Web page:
Jane True lives in Rockabill, working at the local bookstore, looking after her father and missing the mother who vanished when she was only young. She endures the vicious rumours about the death of her childhood sweetheart - many of Rockabill's inhabitants blame her. She hides the fact that she swims in the sea daily, despite weather and currents. She lives a lonely existence in the most part. Until she discovers the body of a man in the sea and is shown a whole new life. Jane True finds out that she is half selkie, and that she is part of a supernatural culture hidden beneath the life she has always known. However, she also discovers that someone is killing halflings, and her name is next on the list.
You know how some books can be rather po-faced and worthy, while other novels bring the fun and the humour and definitely don't take themselves too seriously? Tempest Rising is most certainly the latter. It bubbles along with fun and frivolity, giving us a wonderful heroine in the form of Jane True.
Peeler uses plenty of myths and fairytales to bring us the various supernaturals that make up her Otherworld, and I am a big fan of this - rather than vampires, we have baobhan sith; no werewolves here, instead there are nahuals and barghests. I absolutely love this, because it shows a care on Peeler's behalf and a genuine love of the fairytales that have imbued our own past.
As I say, Jane True is a wonderful heroine - snarky, and self-doubting, and cute, and quirky. She is strong and lovely, and has a very real sense of humour (i.e. thinking about her designer shoes as her windpipe is being crushed). She is well matched by a cast of mercurial, whimsical, unconventional and downright odd characters. And I'm not just talking about the supes at this point! Some of the humans are a little unorthodox as well. All the characters have effective personalities and help to drive the plot along - I particularly loved Anyan, and want to see WAY more of him!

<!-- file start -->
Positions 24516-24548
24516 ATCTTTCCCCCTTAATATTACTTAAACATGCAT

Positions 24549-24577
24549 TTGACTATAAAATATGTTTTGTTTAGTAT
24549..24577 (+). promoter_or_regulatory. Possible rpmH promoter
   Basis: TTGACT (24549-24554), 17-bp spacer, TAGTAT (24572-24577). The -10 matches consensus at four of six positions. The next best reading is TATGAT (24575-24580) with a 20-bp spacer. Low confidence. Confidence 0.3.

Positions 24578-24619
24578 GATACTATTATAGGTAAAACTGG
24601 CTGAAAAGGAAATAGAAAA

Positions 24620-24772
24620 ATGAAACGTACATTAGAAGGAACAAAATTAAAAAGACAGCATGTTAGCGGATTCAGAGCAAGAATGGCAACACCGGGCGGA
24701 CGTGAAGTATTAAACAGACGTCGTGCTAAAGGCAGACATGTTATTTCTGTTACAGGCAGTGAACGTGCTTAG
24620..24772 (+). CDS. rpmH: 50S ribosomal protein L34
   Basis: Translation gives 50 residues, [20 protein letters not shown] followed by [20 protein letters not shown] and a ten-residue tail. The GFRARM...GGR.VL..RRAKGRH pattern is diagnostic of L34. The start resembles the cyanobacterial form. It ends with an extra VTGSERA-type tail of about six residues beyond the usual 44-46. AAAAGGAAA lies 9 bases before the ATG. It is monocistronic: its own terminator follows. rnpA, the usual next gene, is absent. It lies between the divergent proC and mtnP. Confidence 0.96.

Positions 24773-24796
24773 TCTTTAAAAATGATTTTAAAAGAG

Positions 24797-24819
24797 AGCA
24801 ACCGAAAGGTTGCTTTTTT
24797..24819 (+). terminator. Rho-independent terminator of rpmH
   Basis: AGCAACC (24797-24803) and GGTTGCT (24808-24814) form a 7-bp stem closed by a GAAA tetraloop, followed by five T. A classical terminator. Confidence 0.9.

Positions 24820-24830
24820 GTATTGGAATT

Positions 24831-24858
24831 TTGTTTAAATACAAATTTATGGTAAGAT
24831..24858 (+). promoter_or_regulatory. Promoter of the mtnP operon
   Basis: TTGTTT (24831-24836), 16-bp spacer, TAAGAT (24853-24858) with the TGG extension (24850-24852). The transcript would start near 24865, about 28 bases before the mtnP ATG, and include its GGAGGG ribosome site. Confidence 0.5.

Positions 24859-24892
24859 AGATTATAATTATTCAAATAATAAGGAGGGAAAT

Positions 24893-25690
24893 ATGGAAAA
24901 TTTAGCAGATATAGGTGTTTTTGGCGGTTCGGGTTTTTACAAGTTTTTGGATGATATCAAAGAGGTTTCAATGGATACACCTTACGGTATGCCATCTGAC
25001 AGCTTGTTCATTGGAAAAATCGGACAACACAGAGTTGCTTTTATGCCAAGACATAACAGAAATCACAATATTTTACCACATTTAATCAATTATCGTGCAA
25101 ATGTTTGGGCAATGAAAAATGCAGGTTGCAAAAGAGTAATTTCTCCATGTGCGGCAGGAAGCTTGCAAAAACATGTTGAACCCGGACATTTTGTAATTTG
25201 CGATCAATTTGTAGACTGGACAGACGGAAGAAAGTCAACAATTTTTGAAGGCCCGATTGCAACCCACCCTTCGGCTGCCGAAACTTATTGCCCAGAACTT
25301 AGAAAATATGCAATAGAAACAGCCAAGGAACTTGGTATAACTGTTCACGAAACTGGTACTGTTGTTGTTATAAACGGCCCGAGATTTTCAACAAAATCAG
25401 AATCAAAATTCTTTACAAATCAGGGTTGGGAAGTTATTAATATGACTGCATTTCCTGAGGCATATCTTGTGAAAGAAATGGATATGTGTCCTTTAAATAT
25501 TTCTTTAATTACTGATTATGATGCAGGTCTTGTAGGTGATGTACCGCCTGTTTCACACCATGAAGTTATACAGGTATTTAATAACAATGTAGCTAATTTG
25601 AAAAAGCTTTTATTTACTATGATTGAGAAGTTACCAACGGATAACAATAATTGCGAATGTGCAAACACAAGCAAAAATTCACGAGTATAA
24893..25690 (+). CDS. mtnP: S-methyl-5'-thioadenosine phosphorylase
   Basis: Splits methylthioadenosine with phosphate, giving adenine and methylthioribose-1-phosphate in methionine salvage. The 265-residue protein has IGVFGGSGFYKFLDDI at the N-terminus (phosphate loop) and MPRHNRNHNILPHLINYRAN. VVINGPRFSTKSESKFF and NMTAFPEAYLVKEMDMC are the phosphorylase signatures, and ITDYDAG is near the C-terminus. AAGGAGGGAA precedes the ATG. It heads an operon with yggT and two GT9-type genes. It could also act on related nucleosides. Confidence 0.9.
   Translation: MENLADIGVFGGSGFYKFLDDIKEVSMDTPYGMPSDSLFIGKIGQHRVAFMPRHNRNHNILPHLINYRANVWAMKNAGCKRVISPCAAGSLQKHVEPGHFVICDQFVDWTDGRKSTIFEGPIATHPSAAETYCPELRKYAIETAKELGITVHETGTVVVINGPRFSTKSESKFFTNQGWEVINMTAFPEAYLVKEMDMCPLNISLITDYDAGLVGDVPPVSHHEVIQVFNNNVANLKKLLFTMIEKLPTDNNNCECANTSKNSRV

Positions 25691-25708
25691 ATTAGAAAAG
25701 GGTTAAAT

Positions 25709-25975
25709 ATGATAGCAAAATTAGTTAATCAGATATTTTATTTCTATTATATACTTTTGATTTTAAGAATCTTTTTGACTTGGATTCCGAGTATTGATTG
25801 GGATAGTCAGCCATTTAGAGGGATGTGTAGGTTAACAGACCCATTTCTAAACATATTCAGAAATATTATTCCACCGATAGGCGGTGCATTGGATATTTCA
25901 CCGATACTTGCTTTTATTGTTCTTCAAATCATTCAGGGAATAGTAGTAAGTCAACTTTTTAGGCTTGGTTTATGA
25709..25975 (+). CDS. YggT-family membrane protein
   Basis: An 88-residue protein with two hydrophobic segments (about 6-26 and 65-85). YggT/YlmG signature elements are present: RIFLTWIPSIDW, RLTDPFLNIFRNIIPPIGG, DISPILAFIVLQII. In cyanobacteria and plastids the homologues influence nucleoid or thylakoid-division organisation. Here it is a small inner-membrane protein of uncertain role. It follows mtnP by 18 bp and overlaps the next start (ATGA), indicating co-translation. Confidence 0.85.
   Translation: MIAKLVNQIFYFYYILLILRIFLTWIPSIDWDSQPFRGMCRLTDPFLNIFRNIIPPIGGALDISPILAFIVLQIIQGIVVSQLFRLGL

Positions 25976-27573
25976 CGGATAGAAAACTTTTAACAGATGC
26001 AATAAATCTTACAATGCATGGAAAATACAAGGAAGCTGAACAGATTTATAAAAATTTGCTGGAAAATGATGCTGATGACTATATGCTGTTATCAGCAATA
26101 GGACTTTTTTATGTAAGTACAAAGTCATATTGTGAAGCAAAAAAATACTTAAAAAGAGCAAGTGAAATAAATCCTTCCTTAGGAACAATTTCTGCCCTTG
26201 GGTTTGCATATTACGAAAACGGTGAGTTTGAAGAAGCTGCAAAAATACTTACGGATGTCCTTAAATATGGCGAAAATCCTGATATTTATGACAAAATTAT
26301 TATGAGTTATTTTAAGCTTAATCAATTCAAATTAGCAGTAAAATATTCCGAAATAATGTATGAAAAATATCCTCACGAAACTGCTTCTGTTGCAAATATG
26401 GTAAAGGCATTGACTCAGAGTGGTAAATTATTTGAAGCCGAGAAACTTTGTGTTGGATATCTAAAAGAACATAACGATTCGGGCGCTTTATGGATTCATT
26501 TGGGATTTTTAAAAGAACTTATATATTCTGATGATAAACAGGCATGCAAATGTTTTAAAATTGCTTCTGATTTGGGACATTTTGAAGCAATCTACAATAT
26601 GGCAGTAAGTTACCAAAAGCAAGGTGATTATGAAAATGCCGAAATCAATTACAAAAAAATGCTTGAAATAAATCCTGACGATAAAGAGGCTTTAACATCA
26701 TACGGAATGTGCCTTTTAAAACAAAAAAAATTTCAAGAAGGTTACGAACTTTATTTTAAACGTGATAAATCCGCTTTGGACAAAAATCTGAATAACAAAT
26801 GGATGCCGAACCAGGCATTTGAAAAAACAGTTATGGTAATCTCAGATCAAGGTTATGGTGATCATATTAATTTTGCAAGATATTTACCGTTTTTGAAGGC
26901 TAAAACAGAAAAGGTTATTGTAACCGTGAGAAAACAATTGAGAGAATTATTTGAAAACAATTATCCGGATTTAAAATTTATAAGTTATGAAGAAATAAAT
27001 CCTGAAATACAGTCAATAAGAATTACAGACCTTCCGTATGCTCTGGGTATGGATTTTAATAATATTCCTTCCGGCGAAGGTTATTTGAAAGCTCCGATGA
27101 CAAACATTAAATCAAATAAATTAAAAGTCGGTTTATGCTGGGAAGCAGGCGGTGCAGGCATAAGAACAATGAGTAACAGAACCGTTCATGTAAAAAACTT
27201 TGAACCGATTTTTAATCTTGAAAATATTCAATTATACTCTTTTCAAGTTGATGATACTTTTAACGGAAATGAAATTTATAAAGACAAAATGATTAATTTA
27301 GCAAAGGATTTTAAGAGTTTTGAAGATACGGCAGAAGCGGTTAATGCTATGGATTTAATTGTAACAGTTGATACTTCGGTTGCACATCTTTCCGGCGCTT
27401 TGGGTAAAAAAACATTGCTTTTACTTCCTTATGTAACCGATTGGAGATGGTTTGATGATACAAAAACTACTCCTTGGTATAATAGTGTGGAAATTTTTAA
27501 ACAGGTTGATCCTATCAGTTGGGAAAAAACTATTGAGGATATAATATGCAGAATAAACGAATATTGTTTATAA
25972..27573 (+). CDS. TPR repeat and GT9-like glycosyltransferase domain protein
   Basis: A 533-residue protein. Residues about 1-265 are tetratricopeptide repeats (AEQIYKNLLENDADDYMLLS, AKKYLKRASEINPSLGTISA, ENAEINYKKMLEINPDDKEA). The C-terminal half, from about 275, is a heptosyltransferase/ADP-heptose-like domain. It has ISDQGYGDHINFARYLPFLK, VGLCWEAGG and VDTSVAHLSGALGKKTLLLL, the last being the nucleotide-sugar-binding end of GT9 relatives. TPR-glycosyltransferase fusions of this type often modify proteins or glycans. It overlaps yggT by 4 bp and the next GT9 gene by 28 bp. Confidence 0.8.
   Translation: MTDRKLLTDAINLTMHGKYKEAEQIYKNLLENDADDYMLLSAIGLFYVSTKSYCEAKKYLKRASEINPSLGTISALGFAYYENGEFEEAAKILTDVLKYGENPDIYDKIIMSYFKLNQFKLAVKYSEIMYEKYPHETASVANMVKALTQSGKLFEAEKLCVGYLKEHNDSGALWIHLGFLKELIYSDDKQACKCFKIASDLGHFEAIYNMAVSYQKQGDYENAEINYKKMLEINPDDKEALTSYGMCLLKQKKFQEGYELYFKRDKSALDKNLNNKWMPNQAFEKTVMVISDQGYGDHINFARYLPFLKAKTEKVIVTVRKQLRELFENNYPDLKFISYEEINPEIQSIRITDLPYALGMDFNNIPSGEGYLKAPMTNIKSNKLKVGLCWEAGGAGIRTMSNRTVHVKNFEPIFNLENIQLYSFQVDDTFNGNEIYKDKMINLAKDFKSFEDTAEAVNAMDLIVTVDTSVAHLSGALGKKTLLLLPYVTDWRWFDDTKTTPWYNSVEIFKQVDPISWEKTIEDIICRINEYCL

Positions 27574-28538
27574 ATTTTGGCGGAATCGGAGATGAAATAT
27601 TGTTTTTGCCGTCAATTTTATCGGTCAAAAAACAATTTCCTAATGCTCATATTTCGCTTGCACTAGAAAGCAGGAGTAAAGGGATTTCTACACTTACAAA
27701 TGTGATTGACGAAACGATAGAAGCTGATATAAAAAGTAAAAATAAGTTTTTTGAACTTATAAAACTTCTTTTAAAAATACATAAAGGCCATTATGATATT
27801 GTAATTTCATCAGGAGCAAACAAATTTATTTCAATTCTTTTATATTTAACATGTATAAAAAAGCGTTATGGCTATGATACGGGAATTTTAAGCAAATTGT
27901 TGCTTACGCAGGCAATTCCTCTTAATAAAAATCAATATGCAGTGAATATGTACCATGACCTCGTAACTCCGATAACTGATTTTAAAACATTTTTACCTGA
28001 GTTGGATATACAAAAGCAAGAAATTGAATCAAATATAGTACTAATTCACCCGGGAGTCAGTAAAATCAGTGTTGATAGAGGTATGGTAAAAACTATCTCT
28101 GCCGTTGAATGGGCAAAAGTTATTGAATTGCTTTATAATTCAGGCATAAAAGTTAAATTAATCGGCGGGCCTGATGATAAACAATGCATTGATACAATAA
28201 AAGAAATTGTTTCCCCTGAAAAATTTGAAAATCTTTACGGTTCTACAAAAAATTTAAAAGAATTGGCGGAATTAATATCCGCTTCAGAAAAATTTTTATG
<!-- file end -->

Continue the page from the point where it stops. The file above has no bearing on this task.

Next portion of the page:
Truly, the only downside to this novel is the fact that it is an "Origins" story, in that Jane True is being introduced to her new world. It means there is a great deal of explanation going on and not masses of plot. The tale of the halflings being killed is a little thin, but I find this acceptable because Peeler is establishing her world. I fully expect a much more immersive tale in the next volume of the series.
I would say that if you want a fluffy, fast and very fun read you should look no further than Tempest Rising! I already have the second novel in the series and am excited about getting started!